Although certain probiotic strains are showing promising results, probiotics for anxiety are still a new field of scientific study.

As such, if you suffer from anxiety or any other mental health condition, it is critical for you to continue with your current treatment. Mental health apps also offer affordable and accessible support for depression and anxiety.

Probiotic supplements are generally safe, so you could start taking one if your doctor agrees that it is a good option for you. Otherwise, you could increase your intake of probiotic foods.

Fermented foods such as yogurt, sauerkraut, tempeh, miso, and pickles contain beneficial bacteria that promote healthy gut flora. They may help to treat anxiety by reducing brain inflammation, reducing stress hormone levels, and modulating the immune response.

FAQs

How to choose the right probiotic for anxiety?

The best probiotics for anxiety are those formulated with probiotic strains with scientifically proven benefits for mental health. They include Lactobacillus and Bifidobacterium species. Keep in mind that it is an evolving field, and more probiotic strains may be added.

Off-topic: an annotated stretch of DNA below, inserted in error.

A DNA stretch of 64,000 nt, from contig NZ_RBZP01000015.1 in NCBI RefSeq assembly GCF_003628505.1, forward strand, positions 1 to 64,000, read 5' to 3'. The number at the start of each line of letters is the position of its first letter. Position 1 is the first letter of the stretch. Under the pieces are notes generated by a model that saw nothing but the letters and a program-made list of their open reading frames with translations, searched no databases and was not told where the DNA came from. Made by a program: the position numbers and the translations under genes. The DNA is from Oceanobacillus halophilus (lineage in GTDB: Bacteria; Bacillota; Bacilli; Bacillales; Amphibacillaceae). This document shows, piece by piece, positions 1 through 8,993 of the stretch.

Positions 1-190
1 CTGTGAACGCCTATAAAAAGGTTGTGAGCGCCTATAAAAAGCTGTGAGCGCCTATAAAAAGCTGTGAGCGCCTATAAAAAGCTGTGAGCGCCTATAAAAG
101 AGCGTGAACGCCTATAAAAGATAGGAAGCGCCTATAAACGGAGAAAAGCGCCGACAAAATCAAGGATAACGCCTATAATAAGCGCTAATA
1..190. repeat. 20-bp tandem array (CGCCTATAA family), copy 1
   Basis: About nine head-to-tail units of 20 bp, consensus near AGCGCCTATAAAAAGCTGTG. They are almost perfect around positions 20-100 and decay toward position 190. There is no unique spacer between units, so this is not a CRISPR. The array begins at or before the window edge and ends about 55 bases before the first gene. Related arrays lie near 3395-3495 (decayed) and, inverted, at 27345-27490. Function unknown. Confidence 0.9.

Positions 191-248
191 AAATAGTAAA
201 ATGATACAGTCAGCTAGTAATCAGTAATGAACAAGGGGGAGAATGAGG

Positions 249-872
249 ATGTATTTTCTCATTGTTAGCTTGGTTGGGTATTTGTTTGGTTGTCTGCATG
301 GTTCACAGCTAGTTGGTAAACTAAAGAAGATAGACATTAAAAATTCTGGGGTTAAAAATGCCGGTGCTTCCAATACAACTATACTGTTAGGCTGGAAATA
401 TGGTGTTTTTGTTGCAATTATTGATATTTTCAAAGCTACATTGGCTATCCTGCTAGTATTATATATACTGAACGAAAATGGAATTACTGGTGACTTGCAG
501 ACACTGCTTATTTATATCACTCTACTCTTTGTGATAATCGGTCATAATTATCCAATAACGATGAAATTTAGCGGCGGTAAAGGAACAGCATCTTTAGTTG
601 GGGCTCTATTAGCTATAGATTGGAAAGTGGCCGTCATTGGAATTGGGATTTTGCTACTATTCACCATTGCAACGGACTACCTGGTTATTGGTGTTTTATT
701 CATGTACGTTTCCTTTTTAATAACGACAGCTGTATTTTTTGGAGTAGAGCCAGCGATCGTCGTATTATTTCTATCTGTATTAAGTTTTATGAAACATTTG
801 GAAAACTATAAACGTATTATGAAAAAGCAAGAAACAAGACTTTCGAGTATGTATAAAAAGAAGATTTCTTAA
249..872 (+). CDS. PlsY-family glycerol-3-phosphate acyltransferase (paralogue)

How long does it take for probiotics to work for anxiety?

It is unclear how quickly you can expect your probiotic supplement to start easing your anxiety symptoms. Depending on the severity of the dysbiosis in your gut, you could start noticing an improvement within a few days, or it could take up to 6–8 weeks before you see a noticeable improvement.

How to take probiotics?